PENSIONS Ombudsman Paul Kenny has hit out at firms that regard pension contributions paid by employees as working capital for the company.
Mr Kenny said he was investigating hundreds of cases where firms, mainly in the construction sector, were misusing pension payments made by staff.
"In some companies people have been using pension contributions as working capital for a great many years, and accountants do not seem to have cottoned on to it.
"This is particularly the case in the construction industry," he said.
Speaking to the Irish Independent, he warned there were dire consequences for any firms that neglected to put contributions made by staff into a pension fund.
He said the failure of building firms to place pension money in a fund was "nothing short of theft" and meant that families of construction workers who had died, sometimes as a result of a workplace accident, could discover they were not entitled to death-in-service benefits, worth up to €75,000.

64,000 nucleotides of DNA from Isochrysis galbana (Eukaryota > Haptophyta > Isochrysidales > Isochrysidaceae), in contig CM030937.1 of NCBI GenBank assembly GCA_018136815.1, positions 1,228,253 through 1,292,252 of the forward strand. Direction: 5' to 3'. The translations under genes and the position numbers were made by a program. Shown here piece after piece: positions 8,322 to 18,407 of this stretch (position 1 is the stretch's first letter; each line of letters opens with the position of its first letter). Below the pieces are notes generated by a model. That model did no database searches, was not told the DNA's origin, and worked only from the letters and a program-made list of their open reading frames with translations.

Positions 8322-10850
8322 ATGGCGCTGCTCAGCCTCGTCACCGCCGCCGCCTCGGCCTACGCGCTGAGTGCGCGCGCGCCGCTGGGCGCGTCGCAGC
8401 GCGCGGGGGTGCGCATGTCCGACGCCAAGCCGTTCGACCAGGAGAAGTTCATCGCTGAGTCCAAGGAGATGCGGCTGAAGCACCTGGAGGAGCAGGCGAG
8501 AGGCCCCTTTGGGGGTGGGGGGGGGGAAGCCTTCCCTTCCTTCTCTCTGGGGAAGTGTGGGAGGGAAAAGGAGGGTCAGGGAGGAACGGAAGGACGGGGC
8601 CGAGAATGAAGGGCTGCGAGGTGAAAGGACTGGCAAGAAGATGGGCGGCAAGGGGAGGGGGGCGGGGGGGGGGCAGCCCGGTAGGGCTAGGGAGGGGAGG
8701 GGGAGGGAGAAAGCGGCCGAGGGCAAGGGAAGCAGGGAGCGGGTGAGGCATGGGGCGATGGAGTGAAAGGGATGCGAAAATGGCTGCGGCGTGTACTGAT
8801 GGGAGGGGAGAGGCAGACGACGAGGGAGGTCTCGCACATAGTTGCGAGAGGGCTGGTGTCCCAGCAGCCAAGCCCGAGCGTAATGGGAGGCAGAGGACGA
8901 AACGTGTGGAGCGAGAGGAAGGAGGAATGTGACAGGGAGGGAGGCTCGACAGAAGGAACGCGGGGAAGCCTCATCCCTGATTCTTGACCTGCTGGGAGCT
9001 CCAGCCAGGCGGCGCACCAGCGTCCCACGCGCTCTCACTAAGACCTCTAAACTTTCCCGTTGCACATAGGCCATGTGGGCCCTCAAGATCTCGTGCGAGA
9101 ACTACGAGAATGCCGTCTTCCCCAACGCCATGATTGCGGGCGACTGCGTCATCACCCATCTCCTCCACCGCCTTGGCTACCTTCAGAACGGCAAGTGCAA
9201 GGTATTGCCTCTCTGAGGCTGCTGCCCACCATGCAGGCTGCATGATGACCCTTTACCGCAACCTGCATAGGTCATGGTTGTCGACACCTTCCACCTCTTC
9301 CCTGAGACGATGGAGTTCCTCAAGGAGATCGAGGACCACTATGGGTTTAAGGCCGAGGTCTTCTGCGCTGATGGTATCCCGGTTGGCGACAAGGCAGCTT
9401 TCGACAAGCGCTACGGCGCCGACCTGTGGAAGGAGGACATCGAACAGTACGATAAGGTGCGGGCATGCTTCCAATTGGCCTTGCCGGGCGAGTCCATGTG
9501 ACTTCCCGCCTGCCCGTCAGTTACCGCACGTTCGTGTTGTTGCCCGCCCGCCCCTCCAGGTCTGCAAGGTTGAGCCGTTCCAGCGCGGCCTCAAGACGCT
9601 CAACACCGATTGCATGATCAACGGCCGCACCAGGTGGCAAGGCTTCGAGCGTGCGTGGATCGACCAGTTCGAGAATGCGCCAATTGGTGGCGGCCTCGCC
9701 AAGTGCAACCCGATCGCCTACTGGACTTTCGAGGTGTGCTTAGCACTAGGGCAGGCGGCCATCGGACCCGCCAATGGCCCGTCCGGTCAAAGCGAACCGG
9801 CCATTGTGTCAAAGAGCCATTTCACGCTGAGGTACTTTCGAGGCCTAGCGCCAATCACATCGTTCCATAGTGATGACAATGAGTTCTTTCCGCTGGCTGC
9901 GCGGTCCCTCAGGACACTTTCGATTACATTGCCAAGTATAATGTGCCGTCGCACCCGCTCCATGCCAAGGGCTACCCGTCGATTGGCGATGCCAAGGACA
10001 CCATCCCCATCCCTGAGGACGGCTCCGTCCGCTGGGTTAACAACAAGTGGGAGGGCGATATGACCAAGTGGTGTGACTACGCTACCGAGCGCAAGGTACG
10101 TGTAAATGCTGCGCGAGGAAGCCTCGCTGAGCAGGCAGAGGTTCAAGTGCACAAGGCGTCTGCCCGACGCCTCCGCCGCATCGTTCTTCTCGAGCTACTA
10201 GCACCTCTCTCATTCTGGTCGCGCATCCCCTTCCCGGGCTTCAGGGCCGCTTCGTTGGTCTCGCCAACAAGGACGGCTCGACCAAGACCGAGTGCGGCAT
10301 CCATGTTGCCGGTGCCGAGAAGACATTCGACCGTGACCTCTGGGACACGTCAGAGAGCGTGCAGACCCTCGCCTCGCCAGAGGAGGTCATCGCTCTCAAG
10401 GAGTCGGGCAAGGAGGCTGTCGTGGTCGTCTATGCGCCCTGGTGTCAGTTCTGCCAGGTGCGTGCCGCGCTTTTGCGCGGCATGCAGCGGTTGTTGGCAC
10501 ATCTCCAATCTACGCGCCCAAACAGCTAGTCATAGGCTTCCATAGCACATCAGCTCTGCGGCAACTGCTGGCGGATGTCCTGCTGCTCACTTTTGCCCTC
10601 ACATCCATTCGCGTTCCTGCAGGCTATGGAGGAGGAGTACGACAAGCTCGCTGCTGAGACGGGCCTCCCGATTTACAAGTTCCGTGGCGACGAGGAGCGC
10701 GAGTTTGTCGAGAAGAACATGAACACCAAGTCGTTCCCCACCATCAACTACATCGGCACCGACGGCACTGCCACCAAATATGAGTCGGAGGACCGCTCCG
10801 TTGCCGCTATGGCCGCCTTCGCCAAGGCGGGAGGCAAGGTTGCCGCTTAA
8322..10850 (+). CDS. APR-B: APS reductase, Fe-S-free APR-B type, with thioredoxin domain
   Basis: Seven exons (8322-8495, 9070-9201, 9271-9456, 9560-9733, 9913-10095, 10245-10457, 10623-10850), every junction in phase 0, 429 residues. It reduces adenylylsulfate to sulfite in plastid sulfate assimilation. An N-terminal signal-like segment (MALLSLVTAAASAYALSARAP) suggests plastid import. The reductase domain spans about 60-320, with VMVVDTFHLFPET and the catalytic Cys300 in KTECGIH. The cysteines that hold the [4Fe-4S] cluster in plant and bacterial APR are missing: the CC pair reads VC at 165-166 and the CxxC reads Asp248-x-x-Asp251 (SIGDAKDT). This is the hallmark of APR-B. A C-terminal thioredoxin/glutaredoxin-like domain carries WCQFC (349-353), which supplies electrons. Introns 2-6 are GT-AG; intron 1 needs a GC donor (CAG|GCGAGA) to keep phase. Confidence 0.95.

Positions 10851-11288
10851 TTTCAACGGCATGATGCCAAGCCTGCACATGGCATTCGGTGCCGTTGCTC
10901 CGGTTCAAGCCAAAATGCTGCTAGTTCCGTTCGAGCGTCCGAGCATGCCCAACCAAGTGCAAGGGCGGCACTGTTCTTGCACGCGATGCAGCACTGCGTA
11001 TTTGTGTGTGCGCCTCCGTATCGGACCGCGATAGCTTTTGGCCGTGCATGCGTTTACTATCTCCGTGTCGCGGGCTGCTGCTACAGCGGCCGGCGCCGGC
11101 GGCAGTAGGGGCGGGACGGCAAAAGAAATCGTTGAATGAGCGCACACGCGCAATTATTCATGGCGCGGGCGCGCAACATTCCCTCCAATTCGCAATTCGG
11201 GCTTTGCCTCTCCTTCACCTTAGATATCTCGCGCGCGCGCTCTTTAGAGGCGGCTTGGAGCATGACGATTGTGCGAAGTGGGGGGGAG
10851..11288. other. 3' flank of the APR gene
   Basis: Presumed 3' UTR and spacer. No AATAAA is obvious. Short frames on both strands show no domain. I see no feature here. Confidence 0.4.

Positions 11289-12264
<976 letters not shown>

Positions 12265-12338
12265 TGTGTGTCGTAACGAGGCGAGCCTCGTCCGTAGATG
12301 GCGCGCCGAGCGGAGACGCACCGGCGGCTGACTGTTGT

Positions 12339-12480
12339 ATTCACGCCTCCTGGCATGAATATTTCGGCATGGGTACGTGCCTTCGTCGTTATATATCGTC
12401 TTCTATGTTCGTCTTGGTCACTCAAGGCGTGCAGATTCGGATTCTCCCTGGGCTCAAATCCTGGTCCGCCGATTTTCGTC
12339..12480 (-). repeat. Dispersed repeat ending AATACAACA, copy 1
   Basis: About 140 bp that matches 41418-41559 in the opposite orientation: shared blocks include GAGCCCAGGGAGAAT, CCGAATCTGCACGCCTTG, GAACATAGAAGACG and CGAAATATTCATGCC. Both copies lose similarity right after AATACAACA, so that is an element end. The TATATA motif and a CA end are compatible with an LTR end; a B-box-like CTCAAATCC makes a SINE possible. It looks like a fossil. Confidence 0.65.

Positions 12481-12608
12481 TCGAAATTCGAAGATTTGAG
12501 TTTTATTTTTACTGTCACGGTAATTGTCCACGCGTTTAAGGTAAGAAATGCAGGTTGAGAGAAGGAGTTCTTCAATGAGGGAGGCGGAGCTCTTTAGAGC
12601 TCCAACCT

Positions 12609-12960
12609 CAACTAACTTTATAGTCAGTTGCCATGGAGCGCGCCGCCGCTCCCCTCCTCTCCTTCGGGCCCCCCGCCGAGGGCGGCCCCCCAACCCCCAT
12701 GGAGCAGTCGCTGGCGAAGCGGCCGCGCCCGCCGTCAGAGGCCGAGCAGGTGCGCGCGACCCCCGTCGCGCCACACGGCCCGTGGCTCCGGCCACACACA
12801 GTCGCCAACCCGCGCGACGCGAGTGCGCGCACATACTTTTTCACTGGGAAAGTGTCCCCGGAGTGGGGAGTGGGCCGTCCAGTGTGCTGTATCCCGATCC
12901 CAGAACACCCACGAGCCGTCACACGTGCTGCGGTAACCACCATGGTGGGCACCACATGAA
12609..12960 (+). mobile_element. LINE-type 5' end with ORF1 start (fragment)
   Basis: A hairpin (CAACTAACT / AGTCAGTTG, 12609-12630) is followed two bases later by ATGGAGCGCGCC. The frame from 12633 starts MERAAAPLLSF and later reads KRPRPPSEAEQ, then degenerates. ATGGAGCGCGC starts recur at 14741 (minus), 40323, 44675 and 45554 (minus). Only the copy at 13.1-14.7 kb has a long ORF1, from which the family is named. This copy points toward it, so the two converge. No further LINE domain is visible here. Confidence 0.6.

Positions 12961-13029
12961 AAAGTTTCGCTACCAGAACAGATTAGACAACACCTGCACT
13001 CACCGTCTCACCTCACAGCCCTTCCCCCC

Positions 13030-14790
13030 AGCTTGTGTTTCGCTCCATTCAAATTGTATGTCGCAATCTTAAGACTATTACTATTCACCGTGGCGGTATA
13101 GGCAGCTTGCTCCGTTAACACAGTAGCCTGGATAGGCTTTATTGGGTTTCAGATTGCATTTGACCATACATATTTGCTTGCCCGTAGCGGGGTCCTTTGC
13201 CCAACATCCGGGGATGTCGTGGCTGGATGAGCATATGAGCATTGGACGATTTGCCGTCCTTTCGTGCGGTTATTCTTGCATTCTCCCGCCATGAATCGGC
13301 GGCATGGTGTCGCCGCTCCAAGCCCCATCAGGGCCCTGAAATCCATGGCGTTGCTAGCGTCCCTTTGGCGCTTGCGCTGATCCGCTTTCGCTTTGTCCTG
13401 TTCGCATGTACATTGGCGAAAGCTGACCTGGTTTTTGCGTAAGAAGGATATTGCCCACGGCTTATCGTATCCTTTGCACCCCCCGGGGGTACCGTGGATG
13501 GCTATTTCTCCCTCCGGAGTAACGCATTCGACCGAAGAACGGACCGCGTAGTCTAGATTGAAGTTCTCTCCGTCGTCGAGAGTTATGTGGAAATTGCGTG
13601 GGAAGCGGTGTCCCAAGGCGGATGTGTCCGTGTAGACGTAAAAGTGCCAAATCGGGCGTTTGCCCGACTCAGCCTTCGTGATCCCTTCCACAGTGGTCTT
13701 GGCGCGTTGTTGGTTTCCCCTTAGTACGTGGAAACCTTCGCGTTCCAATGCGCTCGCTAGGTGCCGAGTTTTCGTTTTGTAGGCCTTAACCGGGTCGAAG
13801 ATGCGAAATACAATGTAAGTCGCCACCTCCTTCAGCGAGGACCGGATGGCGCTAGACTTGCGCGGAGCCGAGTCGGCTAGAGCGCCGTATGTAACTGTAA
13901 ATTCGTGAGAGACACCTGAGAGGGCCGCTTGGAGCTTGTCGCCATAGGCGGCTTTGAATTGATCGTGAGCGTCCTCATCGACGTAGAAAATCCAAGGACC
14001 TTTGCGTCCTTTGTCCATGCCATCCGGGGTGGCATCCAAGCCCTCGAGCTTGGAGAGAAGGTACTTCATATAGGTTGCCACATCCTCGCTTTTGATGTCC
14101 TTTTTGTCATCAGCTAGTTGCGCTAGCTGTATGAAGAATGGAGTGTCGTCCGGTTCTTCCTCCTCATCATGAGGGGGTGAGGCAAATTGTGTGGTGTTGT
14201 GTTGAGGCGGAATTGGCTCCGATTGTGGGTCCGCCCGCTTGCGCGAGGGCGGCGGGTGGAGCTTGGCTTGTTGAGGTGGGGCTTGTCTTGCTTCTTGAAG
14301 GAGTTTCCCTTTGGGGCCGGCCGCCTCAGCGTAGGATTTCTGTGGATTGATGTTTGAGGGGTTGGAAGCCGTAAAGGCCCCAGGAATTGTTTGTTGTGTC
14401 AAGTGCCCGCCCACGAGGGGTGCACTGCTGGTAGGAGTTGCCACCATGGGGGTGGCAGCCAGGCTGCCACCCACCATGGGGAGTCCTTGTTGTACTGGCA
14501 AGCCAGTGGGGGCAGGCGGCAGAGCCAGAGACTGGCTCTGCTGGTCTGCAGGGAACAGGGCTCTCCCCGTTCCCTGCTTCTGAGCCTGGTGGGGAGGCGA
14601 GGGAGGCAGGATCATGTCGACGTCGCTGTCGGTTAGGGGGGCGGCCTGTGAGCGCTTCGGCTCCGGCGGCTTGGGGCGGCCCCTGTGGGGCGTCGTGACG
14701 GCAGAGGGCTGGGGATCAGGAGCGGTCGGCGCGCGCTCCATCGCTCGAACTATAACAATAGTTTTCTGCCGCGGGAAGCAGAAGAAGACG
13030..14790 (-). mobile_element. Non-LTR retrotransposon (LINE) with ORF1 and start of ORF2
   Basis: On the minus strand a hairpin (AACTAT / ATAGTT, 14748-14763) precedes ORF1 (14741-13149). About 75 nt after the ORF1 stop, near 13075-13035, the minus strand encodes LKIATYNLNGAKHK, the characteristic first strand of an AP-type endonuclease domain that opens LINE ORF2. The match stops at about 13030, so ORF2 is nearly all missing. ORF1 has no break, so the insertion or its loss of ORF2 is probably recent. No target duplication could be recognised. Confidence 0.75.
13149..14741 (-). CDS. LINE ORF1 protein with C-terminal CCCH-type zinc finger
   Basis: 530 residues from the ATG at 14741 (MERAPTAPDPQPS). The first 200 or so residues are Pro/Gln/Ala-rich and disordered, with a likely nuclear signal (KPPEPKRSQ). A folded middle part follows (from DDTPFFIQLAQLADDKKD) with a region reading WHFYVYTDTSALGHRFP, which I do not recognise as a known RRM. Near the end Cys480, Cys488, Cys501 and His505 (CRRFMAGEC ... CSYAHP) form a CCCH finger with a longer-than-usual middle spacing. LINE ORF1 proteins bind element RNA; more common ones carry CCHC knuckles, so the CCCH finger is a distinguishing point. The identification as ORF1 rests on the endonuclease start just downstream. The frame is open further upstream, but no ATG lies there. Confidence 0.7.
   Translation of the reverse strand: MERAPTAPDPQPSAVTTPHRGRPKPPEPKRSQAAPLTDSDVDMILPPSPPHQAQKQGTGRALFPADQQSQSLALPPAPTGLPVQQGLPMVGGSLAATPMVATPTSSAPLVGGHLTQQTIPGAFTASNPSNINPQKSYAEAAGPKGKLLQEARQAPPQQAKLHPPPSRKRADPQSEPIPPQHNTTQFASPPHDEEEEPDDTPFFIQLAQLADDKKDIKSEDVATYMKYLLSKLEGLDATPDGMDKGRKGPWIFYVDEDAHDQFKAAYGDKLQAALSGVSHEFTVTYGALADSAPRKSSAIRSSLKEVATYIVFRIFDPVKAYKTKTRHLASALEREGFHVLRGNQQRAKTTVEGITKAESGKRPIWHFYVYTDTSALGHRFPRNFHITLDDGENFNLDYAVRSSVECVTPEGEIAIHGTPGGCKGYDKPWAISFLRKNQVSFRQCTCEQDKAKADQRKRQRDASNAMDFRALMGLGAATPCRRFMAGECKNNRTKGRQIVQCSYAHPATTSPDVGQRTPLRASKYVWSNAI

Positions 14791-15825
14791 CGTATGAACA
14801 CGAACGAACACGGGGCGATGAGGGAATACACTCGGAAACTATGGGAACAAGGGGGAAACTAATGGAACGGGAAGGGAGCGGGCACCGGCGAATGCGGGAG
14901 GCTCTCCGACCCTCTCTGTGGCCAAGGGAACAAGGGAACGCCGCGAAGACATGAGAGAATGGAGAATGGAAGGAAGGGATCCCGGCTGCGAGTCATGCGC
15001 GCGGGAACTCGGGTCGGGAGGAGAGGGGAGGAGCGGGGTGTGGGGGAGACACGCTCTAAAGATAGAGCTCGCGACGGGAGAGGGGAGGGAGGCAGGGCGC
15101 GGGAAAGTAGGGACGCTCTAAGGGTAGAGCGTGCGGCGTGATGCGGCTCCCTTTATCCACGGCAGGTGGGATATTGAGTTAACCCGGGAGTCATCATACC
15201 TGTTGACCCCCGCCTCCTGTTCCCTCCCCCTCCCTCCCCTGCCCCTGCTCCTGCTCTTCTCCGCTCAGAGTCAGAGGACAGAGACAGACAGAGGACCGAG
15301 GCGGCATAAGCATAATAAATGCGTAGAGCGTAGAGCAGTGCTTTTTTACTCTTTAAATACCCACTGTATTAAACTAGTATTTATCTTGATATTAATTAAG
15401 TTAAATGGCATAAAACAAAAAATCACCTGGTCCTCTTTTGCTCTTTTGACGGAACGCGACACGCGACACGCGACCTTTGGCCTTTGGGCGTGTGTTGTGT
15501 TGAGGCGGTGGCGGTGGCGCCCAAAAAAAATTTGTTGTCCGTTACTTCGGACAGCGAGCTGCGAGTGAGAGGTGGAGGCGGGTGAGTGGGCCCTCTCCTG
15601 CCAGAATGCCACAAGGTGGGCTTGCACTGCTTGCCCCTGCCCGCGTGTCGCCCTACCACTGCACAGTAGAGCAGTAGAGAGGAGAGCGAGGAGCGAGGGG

Employers identified as having breached their obligations could face criminal conviction and a District Court fine of up to €5,000.
Building firm owners confronted by Mr Kenny regarding a pensions' shortfall usually claimed there was a cashflow problem in the company, the pensions ombudsman said.
Mr Kenny is a statutory officer and his determination in pension disputes can only be overturned by the High Court. He warned that action would be taken against any companies failing to pay pension contributions and offenders would be taken to court.
In his annual report last summer Mr Kenny said his office had recorded a 56pc increase in the number of complaints received in the first half of this year when compared with the same period in 2008.
In the period January to June 2009, a total of 908 new complaints were received by the ombudsman, as against 582 for the same period in 2008.